Additional Provisions to Ensure Access and Outreach: The bill authorizes additional financial exclusions in determining eligibility, including child support payments and assets in college savings plans so that parents are not penalized for investing in their child's future education.  Additionally, the bill will improve outreach and education to help ensure more eligible children are enrolled. Lastly, the legislation requires the State to take any actions necessary to qualify the state for the temporary increase in federal Medicaid funding available through the stimulus package.  Currently, Texas receives $2.65 from the federal government for every state dollar it spends on children's health care.  Unfortunately, the state has turned away over $1 billion in federal matching funds because of its relatively meager CHIP program.  Texas has the 4th lowest rate of children covered by employer-based insurance, which makes this initiative and the creation of a more robust CHIP program absolutely vital to improving options for coverage for all children in the state.

Other States Act on Kids Health Care: Despite state budget deficits, caused in large part by the economic downturn, many states have acted this year to expand and improve state health care programs for kids.  In fact, the economic downturn and rising unemployment means that now is precisely the time when state's need to step in and ensure access to coverage for children and families.  State CHIP expansions include:

  • Iowa lawmakers approved a $7.5 million CHIP expansion that proponents say will extend coverage to 53,000 uninsured kids and fulfill the legislature's multi-year commitment to ensure all Iowan children have health coverage (SF 389)
  • Montana lawmakers pushed back a conservative effort to phase in a voter-approved expansion of CHIP and progressives were able to achieve full implementation of the plan to insure 30,000 additional kids. 
  • Washington legislators passed HB 2128 to confirm the state's goal of ensuring all kids have health coverage by 2010.  The measure officially named the state's kids program, Apple Health for Kids.  Its new provisions streamline enrollment measures (of the 75,000 uninsured children in WA, almost half are eligible but don't know it), take advantage of the federal re-authorization of the State Children's Health Insurance Program, and modify some requirements for a twin program that will start by 2010 allowing families above 300% of poverty to buy Apple Health coverage for their children.
  • Kansas lawmakers approved a budget that increases funding for CHIP and expands coverage to children in families with incomes up to 250% of poverty. 
  • Arkansas lawmakers enacted an expansion of ARkids, from 200% to 250% of poverty, enabling the CHIP program to cover an additional 8,000 children.
  • In related action, New Jersey, which has CHIP eligibility to 350% of poverty, is mailing a new one-page application to families who indicated on the state tax return that they have children who are likely eligible for coverage.  The state's goal is to cover an additional 350,000 uninsured kids.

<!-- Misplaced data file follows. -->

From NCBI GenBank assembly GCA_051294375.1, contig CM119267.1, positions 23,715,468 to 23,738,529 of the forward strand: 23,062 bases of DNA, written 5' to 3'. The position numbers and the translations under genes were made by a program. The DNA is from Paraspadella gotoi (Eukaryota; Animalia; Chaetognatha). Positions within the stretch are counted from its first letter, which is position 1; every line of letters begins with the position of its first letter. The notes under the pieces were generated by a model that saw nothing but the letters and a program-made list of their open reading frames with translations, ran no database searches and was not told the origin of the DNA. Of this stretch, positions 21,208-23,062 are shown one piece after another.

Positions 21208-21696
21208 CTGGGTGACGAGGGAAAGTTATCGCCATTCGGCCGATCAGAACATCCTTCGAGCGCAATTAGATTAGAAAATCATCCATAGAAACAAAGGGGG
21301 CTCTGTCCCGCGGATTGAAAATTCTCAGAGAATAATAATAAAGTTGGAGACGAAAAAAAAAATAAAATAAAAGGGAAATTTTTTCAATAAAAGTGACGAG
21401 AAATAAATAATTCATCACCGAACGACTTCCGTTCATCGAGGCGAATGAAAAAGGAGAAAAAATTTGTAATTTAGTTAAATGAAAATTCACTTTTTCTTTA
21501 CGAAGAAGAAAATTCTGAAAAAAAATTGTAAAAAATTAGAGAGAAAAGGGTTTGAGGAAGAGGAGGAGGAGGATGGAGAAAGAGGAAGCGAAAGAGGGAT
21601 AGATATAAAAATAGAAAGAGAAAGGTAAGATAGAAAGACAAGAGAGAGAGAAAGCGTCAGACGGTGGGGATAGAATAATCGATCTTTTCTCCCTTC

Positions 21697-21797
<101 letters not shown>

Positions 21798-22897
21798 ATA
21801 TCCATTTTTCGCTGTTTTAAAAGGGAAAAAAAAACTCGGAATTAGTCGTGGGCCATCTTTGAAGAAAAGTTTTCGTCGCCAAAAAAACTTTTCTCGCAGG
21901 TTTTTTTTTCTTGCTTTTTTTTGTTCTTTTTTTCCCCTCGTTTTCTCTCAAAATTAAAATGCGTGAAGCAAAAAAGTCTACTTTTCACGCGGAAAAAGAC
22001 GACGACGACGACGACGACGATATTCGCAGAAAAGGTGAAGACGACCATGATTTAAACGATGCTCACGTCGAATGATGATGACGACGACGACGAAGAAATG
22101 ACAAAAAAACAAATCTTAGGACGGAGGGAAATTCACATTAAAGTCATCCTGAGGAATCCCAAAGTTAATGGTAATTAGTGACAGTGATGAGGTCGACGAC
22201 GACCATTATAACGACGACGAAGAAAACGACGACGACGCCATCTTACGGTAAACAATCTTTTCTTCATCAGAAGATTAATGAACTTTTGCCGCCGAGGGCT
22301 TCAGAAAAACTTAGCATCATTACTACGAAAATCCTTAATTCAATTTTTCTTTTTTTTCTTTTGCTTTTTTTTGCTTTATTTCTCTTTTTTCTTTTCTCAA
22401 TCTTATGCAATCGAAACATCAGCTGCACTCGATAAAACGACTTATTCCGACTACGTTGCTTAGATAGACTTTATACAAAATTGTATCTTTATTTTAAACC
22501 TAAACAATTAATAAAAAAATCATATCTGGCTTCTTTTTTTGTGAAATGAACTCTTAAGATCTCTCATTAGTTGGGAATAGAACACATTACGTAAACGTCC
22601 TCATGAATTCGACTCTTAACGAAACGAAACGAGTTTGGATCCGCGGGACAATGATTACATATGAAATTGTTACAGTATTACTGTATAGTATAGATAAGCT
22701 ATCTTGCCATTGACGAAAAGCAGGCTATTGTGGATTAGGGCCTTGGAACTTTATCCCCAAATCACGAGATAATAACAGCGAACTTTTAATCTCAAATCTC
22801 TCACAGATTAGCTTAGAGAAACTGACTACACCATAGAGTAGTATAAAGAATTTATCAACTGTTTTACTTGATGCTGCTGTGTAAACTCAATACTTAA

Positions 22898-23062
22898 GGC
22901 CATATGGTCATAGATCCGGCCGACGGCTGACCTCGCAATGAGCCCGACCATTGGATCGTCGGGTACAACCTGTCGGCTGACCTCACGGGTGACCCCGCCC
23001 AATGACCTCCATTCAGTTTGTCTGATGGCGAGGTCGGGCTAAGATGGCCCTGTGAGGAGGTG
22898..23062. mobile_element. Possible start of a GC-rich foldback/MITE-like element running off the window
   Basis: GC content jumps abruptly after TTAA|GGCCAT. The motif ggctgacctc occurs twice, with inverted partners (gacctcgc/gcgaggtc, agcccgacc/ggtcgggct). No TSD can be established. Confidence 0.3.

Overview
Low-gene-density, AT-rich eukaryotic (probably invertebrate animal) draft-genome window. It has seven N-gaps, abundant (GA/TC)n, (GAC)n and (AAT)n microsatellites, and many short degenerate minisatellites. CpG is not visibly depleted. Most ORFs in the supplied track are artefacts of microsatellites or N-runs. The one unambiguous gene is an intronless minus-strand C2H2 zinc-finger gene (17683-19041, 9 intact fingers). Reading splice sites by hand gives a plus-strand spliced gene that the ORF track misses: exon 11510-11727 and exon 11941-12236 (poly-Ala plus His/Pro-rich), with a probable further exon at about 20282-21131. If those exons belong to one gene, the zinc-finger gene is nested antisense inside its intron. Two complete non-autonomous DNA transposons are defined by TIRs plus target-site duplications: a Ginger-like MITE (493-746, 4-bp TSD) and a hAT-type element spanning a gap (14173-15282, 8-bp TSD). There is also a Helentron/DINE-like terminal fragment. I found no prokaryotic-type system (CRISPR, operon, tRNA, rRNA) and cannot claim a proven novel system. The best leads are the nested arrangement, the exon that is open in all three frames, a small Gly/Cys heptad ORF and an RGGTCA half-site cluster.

These actions highlight that despite the economic crisis, many state leaders recognize that investing in the health of our children is key to the long-term economic and social prosperity of our country.

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Increasing-Democracy

By: cHRISTIAN SMITH-SOCARIS

New York Attorney General Uncovers National Pay-to-Play Scandal

New York's Attorney General, Andrew Cuomo, is in the midst of a two-year investigation into kickbacks paid to state political staff in exchange for the opportunity to profitably manage the investments of New York State's public pension fund.  That investigation has now prompted a national effort with a multi-state task force and the Securities and Exchange Commission working together to uncover rampant pay-to-play abuses.  Nationally there is over $2 trillion in US public pension assets.

Pay-to-play in the public pension fund context takes two forms - campaign contributions and direct kickbacks.  The New York AG's investigation began as an investigation of kickbacks paid to key staff in the office of Former Comptroller Alan Hevesi.  One former top aide of Hevesi's, Hank Morris, has been indicted on over one hundred charges related to $15 million in payments he received from money managers looking for public pension fund business. One of the "middle men" who arranged the payments has now plead guilty to securities fraud.

Regulatory Failure Leads to Predictable Problems: Beyond the charges in New York, the investigation has unveiled a wild west of unregistered "placement agents" who charge money managers to market their services to pension funds.  It appears that half of these agents are not registered with the federal government as required by law.  And it is this basically unregulated business that has been fertile ground for kickback schemes.  The other side of the corruption that has been uncovered is garden variety campaign contribution pay to play where donors to the public officials that run the pension funds are used to gain access to fund business.  In 1999 the SEC dropped plans to prohibit campaign contributions from those seeking business with a public pension fund.  The proposed restriction was in response to a series of previous pay to play incidents, and observers at the time predicted more problems when the SEC backed off from implementing the rule.